Representatives from the U.S. Department of Commerce’s Bureau of Economic Analysis will visit Puerto Rico later this month as part of ongoing efforts to steer the island toward improving methods of collecting and producing high-quality statistics about local economic activity.
During the visit, the agency will provide intensive training and transfer certain computer programs free-of-charge to the island with the ultimate goal of inserting Puerto Rico’s statistics into the U.S. general Gross Domestic Product figures that currently do not include the island or other U.S. territories, Resident Commissioner Pedro Pierluisi said Monday.
The U.S. GDP — which is the market value of all final goods and services produced in the country in a particular period — only includes the value of goods and services produced in the 50 states and the District of Columbia.
The definition cannot be expanded to incorporate the territories, however, until the statistics and methodologies in each of the territories are sufficiently reliable to warrant the territories’ inclusion, Pierluisi said Monday.
The BEA’s goal is to get Puerto Rico’s economic statistics to the point that they are on par with the 50 states.
“Reliable economic statistics are essential in the effort to promote economic growth and create jobs,” Pierluisi said. “These statistics are not just important for academic purposes. Improved collection of these statistics has a major positive and practical impact on the actions of government and the lives of the people that government represents.”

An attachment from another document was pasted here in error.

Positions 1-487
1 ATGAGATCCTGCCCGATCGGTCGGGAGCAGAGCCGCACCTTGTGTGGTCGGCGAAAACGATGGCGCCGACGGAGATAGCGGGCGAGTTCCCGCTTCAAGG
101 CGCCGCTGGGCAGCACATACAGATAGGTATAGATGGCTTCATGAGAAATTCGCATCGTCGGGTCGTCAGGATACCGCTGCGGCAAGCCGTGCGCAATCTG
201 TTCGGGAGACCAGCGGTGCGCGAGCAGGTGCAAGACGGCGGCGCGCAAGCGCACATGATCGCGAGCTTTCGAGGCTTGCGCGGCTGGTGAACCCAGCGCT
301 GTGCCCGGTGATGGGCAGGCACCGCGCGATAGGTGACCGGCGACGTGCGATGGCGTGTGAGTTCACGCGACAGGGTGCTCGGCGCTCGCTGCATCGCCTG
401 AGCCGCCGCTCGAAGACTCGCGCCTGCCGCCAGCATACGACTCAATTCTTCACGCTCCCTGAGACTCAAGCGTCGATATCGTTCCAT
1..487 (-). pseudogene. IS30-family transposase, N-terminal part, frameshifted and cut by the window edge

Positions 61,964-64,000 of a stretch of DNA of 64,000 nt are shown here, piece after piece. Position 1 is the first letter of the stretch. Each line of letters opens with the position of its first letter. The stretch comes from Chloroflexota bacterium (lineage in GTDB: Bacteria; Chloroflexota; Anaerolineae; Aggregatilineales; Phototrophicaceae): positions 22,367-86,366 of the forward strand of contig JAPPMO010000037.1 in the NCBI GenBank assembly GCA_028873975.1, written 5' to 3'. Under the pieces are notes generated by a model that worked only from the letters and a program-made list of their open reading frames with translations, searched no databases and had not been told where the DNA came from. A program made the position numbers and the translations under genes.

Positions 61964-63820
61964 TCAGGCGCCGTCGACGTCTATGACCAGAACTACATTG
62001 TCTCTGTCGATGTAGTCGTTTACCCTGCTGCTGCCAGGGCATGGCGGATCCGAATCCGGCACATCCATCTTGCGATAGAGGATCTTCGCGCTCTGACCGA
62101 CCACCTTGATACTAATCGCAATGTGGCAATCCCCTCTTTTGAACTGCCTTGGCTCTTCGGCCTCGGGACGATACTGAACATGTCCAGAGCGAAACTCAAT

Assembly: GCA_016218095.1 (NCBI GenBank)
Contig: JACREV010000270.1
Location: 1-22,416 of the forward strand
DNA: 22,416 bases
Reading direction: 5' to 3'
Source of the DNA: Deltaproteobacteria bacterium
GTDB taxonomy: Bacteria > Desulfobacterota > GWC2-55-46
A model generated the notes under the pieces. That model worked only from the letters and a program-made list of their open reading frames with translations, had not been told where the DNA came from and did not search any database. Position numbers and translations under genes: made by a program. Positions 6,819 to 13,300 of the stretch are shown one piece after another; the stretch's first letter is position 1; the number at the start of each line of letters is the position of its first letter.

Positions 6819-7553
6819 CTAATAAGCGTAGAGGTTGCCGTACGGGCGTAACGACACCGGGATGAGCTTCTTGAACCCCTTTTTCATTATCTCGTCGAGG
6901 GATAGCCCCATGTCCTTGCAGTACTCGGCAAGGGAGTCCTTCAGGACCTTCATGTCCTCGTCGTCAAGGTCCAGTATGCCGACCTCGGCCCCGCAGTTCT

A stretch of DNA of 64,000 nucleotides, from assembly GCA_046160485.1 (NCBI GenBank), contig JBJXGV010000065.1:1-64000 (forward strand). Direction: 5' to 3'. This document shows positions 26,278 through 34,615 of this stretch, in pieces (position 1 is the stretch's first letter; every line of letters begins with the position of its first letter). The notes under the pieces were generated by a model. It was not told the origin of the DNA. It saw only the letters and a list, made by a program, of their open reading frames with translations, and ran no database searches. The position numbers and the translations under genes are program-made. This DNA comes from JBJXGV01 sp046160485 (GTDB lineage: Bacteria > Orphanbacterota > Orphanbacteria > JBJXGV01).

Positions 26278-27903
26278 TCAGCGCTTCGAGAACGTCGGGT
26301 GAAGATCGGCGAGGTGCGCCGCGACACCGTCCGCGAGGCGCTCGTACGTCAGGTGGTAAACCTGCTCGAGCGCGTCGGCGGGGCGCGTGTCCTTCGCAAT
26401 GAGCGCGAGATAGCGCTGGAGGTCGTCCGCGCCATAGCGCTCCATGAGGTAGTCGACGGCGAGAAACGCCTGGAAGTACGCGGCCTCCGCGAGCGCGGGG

The BEA has been working since 2010 to provide technical assistance to the four Puerto Rico agencies that are jointly responsible for collecting economic statistics on the Island, namely the Department of Economic Development and Commerce, the Puerto Rico Planning Board, the Government Development Bank, and the Institute of Statistics.
Pierluisi’s office recently met with BEA officials to receive an update on the BEA’s ongoing activities in Puerto Rico.
The BEA’s efforts began after Economic Development Secretary, José R. Pérez-Riera, met in 2010 with then-U.S. Commerce Secretary, Gary Locke, who was recently named U.S. Ambassador to China.
Following the meeting, Secretary Pérez-Riera wrote to Locke asking for technical assistance and an assessment of Puerto Rico’s economic data and methodologies.
In March 2011, a team of experts from BEA traveled to Puerto Rico to make an assessment of Puerto Rico’s statistics and methodologies and to determine how they could be improved, Pierluisi said.
Data collection gaps
In general, Puerto Rico’s data collection system, while already relatively sophisticated and far more advanced than the other territories, has certain problems and gaps that need to be addressed, the elected official said.
“For example, the BEA uses 2005 as the benchmark against which to measure how much retail prices for a sampling of goods and services in the 50 states have increased or decreased. Puerto Rico uses 1954 as its benchmark,” he said. “To update the benchmark requires considerable time and resources, and can be facilitated by the technical expertise of federally-employed statisticians.”
Better data will help the government of Puerto Rico more accurately estimate future tax revenues, enhancing the Iisland’s budgeting process. In the past, inadequate national accounts data has led to the government of Puerto Rico overestimating the amount of expected tax revenue. Because the government sets spending levels based on expected revenues, overestimating revenues has been a meaningful factor leading to budget deficits.
Better data will also help the Puerto Rico government assess the impact of its policy decision and decide what industries to promote locally. The information will also help businesses make investment and hiring decisions, and will help facilitate comparisons of Puerto Rico’s economy with other economies in the 50 states and around the world.